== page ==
Review of Bill Bailey’s show in lockdown free New Zealand by Simon Sweetman
Bill Bailey: En Route To Normal
Sunday, March 14
Bill Bailey is one of the first big-name international comedians to perform in New Zealand since our lockdown; certainly he’s the one undertaking the biggest tour. “Just me and the Wiggles”, he jokes. All entertainment bases covered. Bailey is a much loved and respected comedian, musician and documentarian and a regular visitor to these shores over the last two decades. He was last here in 2018, I last saw him perform around 2013/2014 and this is at least the third time I’ve seen him.
It’s also the best.
Bill’s pre lockdown show filmed at the Hammersmith Apollo is showing tonight (17th) on BBC One at 9 pm
Something was in the air – right from the start. That hint of smugness that we can host such events. That sense of freedom to congregate, to be able to scan in and attend, to welcome an international guest prepared to do his two weeks in solitary confinement/MIQ – in this case using the time to dream up imagined techno backings for the Zoom-call chime and the latest iPhone ring. And slowly going mad on the overflow of daily muffins. And the feeling of being a part of true fandom, so many in the audience there for a repeat-performance, some had attended the night before, so many clearly had seen him on previous tours. (Plural).
Bailey’s comedy is perfect for right now. I mean, it usually seems perfect anyway. But this tour allows him to play all his usual tricks and brilliant gimmicks (You Are My Sunshine sung in German, Old MacDonald reimagined as if by Tom Waits, an Appalachian stomp about beating the devil at cards) and to comment on Covid, to discuss the politics of Brexit and how lucky New Zealand is to not only be – currently – nearly virus-free but to also have Covid-19 as the main threat and fear to daily life as a whole; in England there’s a governance of stupidity threatening the lives of so many. And England’s saving grace right now appears to be simply that it is not America.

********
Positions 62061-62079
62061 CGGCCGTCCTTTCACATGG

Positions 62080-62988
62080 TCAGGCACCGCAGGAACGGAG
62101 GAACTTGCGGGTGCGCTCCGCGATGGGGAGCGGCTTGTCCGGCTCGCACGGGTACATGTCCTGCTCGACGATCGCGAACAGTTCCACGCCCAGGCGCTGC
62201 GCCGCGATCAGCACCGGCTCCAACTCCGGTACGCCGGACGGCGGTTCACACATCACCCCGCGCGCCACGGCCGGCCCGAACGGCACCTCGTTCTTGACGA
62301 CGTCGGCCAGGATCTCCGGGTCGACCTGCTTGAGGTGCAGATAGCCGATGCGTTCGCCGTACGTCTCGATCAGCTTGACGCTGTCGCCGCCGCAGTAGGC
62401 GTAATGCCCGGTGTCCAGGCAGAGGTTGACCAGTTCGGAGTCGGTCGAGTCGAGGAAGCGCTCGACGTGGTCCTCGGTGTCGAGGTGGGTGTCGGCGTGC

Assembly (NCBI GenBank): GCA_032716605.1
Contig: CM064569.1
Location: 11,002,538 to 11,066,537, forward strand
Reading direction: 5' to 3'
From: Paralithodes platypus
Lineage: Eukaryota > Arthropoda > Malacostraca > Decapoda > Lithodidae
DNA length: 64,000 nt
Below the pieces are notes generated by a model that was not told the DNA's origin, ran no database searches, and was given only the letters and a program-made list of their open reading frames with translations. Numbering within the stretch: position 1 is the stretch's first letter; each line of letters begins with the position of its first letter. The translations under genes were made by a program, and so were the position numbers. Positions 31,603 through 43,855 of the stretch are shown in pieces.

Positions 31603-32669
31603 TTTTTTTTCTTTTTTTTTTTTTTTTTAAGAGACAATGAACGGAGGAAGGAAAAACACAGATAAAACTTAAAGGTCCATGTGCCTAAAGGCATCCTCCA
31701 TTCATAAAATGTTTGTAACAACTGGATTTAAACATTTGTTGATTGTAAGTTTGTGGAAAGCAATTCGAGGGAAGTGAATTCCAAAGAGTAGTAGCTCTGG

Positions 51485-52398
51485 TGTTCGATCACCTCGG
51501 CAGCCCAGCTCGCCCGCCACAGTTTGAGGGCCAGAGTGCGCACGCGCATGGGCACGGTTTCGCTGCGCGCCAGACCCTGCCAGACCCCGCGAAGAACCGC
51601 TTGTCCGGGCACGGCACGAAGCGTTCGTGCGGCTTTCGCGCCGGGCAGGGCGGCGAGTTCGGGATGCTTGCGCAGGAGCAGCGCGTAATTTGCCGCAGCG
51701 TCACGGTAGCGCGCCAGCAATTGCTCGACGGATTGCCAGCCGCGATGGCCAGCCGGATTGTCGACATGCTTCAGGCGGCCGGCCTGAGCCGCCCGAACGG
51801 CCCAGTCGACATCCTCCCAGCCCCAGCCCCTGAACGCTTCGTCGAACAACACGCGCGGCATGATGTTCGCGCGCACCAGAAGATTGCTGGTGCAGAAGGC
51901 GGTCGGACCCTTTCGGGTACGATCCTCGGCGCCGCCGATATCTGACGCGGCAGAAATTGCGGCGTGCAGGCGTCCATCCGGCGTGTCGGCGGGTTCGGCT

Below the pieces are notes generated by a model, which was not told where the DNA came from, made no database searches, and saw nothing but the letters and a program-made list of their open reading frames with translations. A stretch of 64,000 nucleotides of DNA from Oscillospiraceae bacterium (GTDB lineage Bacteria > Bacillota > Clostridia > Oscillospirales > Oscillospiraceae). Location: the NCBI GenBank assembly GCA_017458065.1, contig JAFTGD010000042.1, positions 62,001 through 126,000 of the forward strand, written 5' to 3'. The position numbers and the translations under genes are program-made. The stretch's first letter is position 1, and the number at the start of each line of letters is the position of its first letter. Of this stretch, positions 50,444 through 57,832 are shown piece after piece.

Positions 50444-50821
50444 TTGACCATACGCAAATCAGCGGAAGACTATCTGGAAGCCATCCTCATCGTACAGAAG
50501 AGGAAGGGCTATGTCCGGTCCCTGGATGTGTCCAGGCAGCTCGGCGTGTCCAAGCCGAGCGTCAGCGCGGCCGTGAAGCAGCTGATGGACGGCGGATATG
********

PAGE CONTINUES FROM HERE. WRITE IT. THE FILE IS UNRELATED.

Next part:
Bailey’s brilliant leaps in logic to discuss love poems one minute and then be caught in an improvised Celtic foot-tapping nonsense-ditty are hilarious; the kind of hilarious you can neither ruin nor adequately explain. But you had to be there to bask in it – there is no articulation that takes you to that place. It’s something that happens in and of the moment. And so it lives there.
But I’ll just say that there was a moment where I believe – and possibly by fluke, that plus the quarter-century of timing, instinct and craft of course – he was actually channeling the distinct and disparate comedic forces of Billy Connolly and Andy Kaufman at the very same time.
Yes, there was praise for our Prime Minister, which is an easy butter-up of a crowd attending a comedy gig on a Sunday night. And we laugh at the musical novelty-pieces while marveling at the serious musical skill beneath. But perhaps on this night Bailey’s best streak was when he was seemingly free-forming; taking the crowd on an extended ad-hoc Q&A to try to understand Bitcoin, his way with an audience is so gentle – never putting anyone on the spot uncomfortably but masterfully weaving audience interaction and casual banter into his main prepared pieces. This is something that cannot be taught. This is the skill that has made Bailey what he is – his endless curiosity, his brilliant comedic timing, his trust and faith in the audience, and his knowledge that all you put out comes back. We trusted him. Had full faith. And boy did he deliver.
I hadn’t been to a gig in that venue in over a year. I hadn’t been to a comedy show with an international act in a lot longer. I haven’t laughed as much, as often, in simply ages.